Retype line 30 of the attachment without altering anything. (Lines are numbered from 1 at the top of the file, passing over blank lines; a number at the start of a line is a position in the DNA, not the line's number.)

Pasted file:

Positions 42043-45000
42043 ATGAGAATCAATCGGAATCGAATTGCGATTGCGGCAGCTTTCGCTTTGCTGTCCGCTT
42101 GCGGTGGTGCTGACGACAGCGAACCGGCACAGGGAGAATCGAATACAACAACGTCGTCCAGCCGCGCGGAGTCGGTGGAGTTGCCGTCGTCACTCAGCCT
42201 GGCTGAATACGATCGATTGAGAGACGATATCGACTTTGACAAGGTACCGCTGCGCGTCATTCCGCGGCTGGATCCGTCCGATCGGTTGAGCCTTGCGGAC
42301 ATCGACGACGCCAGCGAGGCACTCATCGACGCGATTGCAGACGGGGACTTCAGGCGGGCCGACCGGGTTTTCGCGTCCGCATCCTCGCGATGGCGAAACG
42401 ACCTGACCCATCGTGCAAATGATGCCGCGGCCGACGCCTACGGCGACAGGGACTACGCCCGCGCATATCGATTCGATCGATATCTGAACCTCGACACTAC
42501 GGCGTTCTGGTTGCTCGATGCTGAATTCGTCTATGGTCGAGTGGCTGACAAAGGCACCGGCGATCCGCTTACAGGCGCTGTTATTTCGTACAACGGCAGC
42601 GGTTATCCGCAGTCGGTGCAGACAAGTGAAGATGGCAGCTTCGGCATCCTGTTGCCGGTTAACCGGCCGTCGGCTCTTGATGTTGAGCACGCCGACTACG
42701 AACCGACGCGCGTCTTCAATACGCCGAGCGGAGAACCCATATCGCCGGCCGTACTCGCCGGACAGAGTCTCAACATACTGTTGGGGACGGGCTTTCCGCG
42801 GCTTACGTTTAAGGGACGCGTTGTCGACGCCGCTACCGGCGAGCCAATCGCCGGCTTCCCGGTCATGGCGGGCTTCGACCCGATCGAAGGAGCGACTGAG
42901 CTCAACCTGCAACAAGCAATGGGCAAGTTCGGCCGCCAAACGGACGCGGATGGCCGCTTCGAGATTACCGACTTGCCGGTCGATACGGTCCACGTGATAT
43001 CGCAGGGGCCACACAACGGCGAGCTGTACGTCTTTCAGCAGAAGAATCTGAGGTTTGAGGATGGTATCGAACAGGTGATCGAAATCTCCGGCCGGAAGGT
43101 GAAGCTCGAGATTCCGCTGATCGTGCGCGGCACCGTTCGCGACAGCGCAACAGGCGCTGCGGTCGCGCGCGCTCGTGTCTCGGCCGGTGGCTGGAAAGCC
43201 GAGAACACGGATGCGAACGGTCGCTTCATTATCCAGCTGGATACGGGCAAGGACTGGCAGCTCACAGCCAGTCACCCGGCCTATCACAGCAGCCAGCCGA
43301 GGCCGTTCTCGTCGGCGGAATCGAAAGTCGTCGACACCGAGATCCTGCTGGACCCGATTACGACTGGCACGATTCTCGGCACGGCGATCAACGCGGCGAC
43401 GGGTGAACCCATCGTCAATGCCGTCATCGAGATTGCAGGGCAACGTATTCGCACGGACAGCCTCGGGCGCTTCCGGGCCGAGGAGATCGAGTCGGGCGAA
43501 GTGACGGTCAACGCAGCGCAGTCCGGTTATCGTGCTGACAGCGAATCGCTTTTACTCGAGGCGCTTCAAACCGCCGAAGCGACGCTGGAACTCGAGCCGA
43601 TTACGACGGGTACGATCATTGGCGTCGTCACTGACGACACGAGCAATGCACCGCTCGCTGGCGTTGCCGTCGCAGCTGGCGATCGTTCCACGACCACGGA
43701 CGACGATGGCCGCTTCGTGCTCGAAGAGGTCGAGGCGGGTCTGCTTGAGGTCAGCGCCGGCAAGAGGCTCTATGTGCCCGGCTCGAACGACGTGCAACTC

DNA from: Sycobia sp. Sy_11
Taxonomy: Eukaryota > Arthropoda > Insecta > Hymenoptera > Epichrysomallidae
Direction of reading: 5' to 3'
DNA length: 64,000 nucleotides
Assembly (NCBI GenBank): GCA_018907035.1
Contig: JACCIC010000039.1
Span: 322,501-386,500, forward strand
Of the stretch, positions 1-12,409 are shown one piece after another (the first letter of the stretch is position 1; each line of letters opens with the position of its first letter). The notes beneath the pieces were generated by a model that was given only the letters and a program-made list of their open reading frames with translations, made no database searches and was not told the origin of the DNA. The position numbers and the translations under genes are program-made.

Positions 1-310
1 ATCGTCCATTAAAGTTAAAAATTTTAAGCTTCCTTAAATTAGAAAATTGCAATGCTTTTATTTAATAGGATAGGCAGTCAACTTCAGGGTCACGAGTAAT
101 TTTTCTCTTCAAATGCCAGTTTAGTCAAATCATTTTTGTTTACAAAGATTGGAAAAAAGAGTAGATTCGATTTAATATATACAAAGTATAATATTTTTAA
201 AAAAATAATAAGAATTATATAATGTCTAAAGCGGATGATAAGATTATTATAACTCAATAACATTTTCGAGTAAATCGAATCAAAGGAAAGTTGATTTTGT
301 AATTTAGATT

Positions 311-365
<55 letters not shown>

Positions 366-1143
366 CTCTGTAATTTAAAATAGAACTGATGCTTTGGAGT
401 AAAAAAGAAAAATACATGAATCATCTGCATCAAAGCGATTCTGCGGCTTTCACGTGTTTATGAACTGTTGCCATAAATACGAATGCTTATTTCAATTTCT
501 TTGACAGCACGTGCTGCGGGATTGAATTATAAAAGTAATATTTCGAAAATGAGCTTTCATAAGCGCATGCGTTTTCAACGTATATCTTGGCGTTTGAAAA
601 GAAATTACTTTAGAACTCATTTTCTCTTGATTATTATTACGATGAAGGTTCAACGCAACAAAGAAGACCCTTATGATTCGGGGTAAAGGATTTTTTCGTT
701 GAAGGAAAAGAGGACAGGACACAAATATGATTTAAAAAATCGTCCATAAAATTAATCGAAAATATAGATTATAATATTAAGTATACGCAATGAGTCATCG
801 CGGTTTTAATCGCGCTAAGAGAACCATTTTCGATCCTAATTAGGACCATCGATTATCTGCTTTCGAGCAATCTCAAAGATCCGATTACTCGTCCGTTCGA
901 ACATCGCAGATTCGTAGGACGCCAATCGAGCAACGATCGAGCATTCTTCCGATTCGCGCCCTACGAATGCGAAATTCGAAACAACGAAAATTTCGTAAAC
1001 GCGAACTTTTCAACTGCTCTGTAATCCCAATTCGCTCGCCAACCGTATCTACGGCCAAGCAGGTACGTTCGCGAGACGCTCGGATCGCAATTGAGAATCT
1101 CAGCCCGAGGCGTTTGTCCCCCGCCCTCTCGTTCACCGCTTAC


101 TTTTCTCTTCAAATGCCAGTTTAGTCAAATCATTTTTGTTTACAAAGATTGGAAAAAAGAGTAGATTCGATTTAATATATACAAAGTATAATATTTTTAA